Following on from Jack Schofield’s scathing rant in The Guardian in late July against ignorant “Decorators with keyboards” who produce inaccessible, nonstandards-compliant websites as the norm (”I would love to see a few designers thrown in jail…”), Cliff Joseph has written an excellent non-technical overview of the implications of the DDA for owners of corporate websites:
Access all sights
If your company has a public website, it needs to be accessible - and that’s the law.
Companies running websites that throw up barriers to disabled users could soon receive a startling reminder of their responsibilities - in the form of a lawsuit demanding they defend their designs in court.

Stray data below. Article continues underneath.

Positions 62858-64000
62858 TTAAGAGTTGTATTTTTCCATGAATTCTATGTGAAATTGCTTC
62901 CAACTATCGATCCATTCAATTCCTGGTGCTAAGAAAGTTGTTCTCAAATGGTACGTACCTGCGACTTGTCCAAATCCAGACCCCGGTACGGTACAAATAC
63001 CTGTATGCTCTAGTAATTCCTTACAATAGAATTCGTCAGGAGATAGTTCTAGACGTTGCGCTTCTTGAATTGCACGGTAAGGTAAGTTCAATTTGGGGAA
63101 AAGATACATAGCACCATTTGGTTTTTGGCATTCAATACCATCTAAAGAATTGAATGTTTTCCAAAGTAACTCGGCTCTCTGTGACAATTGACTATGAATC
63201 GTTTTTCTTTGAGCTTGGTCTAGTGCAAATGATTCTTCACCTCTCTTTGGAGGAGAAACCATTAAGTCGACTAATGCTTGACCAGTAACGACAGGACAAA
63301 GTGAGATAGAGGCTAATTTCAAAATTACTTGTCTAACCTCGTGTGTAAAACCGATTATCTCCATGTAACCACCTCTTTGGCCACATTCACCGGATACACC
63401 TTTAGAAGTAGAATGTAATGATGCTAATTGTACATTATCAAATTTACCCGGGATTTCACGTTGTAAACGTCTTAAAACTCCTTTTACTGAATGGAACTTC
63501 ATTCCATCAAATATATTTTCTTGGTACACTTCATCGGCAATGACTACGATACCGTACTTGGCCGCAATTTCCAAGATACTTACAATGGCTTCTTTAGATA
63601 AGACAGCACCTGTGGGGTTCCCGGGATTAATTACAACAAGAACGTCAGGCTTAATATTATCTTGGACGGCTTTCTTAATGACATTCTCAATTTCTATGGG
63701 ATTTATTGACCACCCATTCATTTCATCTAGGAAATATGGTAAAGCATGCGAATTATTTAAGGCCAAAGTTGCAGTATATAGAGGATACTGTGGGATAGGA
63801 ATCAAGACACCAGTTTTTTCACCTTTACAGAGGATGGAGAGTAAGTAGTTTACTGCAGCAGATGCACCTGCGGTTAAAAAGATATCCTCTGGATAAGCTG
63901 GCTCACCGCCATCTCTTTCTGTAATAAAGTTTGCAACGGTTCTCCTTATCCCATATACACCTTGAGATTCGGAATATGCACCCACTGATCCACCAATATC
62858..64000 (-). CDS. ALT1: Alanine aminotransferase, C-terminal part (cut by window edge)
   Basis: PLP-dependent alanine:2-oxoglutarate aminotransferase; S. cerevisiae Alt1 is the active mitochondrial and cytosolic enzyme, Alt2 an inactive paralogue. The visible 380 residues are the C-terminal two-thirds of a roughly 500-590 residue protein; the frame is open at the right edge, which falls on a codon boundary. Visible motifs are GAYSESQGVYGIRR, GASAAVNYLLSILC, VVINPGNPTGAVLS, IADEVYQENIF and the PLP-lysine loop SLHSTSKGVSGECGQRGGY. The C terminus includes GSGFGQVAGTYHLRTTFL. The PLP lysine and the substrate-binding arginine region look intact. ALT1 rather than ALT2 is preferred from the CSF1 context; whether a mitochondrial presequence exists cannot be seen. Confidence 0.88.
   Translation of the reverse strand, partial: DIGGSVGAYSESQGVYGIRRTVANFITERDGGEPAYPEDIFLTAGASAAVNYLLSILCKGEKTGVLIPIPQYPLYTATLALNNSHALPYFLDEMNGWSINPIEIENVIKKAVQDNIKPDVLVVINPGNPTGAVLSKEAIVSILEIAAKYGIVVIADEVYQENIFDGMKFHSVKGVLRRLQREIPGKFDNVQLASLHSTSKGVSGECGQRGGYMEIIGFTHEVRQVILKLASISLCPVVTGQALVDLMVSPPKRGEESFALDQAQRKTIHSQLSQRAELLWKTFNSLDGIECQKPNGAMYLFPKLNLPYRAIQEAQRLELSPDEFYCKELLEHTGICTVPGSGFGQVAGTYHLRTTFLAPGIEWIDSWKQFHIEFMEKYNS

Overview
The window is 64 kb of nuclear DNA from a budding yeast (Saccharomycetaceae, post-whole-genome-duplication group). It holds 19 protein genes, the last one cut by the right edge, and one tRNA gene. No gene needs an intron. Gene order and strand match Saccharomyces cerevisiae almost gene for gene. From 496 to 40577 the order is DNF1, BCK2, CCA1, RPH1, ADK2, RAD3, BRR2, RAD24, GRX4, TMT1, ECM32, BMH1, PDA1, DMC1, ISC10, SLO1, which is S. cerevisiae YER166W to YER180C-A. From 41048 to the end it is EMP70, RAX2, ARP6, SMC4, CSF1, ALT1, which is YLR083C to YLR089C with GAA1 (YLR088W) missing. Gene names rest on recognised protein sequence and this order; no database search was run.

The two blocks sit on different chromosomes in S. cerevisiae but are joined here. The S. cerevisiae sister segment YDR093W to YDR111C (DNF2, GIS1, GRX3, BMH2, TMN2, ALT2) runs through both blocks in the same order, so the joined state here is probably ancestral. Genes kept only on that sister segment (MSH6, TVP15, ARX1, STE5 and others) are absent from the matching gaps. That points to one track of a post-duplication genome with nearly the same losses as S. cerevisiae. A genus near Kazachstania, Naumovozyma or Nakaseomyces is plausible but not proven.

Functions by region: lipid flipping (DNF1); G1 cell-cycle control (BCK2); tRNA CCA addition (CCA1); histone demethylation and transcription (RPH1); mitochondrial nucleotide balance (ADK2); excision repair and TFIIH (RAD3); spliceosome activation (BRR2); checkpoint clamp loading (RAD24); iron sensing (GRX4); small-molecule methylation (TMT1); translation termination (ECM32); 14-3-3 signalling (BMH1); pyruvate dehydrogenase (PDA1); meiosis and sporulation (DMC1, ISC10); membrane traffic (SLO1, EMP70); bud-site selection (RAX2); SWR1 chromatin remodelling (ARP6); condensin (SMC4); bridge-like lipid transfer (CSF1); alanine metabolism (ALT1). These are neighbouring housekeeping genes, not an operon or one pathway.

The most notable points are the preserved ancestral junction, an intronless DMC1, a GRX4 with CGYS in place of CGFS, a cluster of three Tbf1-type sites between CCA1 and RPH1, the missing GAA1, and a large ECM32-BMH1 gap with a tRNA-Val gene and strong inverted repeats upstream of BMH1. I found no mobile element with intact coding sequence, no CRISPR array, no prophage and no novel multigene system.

Yet another wake-up call for site owners and developers alike. And yet more ammunition for those of us who struggle to get “the message” across in a tough commercial climate — which really means presenting a compelling and robust business case for accessibility and standards-compliance as a specific goal. Evidence in print like this should help.
Nigel comments: Nice one Dennis, good stuff.